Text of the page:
Massachusetts House approved a Budget of $ 46 billion which includes an amendment expanding protections against abortion, despite criticism from some of the most vocal Republican lawmakers.

The House passed the budget late Thursday, 143-14. Several other progressive amendments were quietly rejected in budget negotiations, including eviction protections, a paid sick leave proposal, and a plan to make Governor Charlie Baker appoints a Democrat to the US Senate if Sen Elizabeth Warren was asked to join the Biden administration.

One policy proposal, however, has survived budget negotiations and opposition from Tory members. It was Rep. Claire Cronin’s law to allow certain abortions after 24 weeks, especially if there is a fatal fetal defect, and to allow pregnant women as young as 16 to have an abortion without parental or judicial consent. . It is also the only policy proposal that has had the blessing of House Speaker Robert DeLeo.

“In the wake of the threat to women’s reproductive rights at the national level, I am proud of the House’s vote to remove barriers to women’s reproductive health options and protect the concepts enshrined in Roe v. Wade, ”DeLeo said in a statement. after the vote.

Lawmakers voted to pass the reproductive health amendment, 108-49 in a preventative effort to protect the right to abortion in Massachusetts after Amy Coney Barrett’s confirmation. Appointed Conservative by President Donald Trump, Barrett was confirmed by the Senate days before the presidential election to replace the late Ruth Bader Ginsburg on the United States Supreme Court.

Under the Cronin Amendment, people under the age of 16 can have an abortion with parental consent or through a court hearing, in person or by teleconference. Supporters of the proposal noted that 16 is the age of consent in Massachusetts. The provision has similar wording to the ROE Act which was tabled in 2019 by the House by pro Tempore President Patricia Haddad and Representative Jay Livingstone.

“Nothing is easy about it. This is a touching question for everyone on all sides of this question, and for many of you, including me, you are called to act on something that may be contrary to the teachings of your faith, ”he said. said Cronin, a Democrat from Easton. . “I understand that. But I remind you that one of our core American values ​​is that we recognize and value the separation of church and state, and to be an elected leader you have to have the ability to do that. “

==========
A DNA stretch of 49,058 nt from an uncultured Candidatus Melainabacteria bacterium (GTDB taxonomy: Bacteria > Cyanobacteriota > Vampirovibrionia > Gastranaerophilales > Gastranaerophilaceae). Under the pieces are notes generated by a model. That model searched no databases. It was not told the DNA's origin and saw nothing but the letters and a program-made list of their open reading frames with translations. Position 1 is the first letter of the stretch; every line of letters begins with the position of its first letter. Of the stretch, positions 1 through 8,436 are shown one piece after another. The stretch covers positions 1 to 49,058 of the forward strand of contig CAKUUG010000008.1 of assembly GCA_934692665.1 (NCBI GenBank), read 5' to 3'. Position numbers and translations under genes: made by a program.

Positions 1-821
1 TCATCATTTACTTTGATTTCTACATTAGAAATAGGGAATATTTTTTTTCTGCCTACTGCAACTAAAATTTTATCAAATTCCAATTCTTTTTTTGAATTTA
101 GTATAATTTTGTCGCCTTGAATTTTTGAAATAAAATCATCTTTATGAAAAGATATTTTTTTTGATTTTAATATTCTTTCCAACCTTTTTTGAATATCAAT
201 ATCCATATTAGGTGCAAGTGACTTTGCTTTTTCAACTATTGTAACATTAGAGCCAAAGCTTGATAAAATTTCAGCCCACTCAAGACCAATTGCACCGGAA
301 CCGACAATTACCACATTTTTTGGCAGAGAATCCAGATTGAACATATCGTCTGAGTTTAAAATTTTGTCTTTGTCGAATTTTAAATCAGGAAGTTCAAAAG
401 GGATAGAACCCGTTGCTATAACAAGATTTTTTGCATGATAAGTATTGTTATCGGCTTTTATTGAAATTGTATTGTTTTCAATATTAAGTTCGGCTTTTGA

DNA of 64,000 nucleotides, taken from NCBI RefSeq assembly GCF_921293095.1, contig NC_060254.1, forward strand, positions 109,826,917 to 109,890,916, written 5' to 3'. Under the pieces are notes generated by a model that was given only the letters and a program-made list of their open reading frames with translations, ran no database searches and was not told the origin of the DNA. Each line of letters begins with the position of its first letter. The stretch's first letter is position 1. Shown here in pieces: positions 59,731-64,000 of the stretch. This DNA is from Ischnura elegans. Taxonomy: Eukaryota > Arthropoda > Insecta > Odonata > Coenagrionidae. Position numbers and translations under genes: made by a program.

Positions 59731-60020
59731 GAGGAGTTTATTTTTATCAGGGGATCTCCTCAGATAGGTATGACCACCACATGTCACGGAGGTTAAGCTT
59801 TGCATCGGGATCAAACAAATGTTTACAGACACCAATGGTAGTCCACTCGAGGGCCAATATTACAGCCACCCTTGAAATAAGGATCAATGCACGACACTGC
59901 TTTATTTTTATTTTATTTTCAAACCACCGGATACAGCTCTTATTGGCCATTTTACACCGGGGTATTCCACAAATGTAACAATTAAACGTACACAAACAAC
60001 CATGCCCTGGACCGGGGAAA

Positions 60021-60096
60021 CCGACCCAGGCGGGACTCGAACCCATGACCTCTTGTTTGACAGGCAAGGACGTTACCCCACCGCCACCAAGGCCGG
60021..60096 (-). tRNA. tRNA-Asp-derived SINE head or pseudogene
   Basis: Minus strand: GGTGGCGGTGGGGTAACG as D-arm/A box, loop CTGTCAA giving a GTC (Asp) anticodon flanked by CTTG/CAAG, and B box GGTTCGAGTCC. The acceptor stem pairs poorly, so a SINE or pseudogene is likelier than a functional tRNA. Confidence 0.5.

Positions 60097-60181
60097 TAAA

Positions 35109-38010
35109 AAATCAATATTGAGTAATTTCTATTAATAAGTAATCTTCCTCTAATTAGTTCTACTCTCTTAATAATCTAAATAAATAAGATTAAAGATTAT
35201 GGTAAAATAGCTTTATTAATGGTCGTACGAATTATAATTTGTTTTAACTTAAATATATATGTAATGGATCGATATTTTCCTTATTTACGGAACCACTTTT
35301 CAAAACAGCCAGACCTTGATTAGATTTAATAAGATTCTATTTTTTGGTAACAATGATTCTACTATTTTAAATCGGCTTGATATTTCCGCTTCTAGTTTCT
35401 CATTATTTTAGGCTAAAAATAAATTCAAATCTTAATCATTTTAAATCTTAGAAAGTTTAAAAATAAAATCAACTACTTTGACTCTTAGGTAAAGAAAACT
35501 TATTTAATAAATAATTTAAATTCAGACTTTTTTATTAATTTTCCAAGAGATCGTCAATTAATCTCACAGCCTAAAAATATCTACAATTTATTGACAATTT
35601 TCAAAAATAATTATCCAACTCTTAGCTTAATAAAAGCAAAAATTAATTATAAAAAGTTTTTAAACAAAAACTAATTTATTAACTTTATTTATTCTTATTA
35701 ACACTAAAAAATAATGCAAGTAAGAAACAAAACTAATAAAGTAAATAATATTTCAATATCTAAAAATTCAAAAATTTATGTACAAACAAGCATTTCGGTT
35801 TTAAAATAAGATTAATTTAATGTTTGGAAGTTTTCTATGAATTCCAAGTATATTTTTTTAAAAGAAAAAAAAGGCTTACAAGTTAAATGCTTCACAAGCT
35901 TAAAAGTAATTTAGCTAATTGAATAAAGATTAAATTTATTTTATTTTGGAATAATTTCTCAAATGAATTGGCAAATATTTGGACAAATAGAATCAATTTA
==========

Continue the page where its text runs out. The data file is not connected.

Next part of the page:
The amendment was one of the most closely watched proposals, tied to a historically overdue budget of $ 46 billion, which was held up by a pandemic– a recession and an expectation of a congressional deal on COVID-19 relief that never materialized.

Republicans and at least one Democrat stressed that the Speaker’s support for the abortion rights amendment went against previous statements he had made, suggesting the budget was not the right place for a political debate.

“It is disrespectful to all members of this institution, regardless of your position on this issue,” said House Minority Leader Brad Jones, who posted an article indicating that DeLeo did not welcome. policy proposals in the budget process. He also criticized the speaker’s efforts to push an abortion right proposal into the lame duck session.

Rep. Michael Soter, a Republican from Bellingham, said he spoke with a heavy heart thinking about the children who would not be there to be adopted by loving parents, as his daughter was by him and his wife.

“It’s not about right against left. It is not about depriving a woman of the right to choose. Let me assure my friends on the other side, there is currently no bill tabled alongside us to take away women’s rights, ”Soter said.

Alyson Sullivan, a Republican from Abington, asked why not wait until the stand-alone bill has more debate.

Representative Colleen Garry, a Democrat from Dracut, said she doesn’t see the logic behind letting 16-year-olds have abortions if they can’t smoke cigarettes, drink alcohol or vote . She also referred to the Senate passing a bill to end child marriage in Massachusetts.

“If a child cannot legally marry, I don’t know how he can participate in a very emotional and very dangerous situation,” she said.

Haddad, a major sponsor of the ROE law, said changing the age of consent would help reduce barriers for poor, non-white teens.

“We know our parental consent laws disproportionately affect low income communities and communities of color,” said the Somerset Democrat. “It is untenable and frankly unfair.”

Representative Ruth Balser, a Democrat from Newton, said she recalled hearing of women who had died from illegal abortions before the Roe vs. Wade decision. She urged lawmakers not to give the Supreme Court a chance to overturn reproductive health laws that have allowed people to terminate pregnancies safely and legally.

“I want Massachusetts to make sure that no matter what happens in Washington, women in Massachusetts are assured of having access to reproductive health care and that Massachusetts will continue to advocate for equality for all people in the Commonwealth” , Balser said.

Rebecca Hart Holder, executive director of NARAL Pro-Choice Massachusetts, told MassLive earlier this week that she was optimistic about the ability of the amendment to pass despite some resistance in Massachusetts.

“It’s clearly time to push this legislation forward and bring Massachusetts out of the 1970s on abortion law,” she said.

Senate Speaker Karen Spilka told reporters Thursday morning that she expected to see a similar amendment to the Senate budget plan tabled Thursday.

“We’ll see what the House does, but I would expect one of the Senate Speakers to cause the bill to similarly table something on our side,” said Spilka, a Democrat from Ashland. “We’ll see what amendments are tabled and take it from there.”

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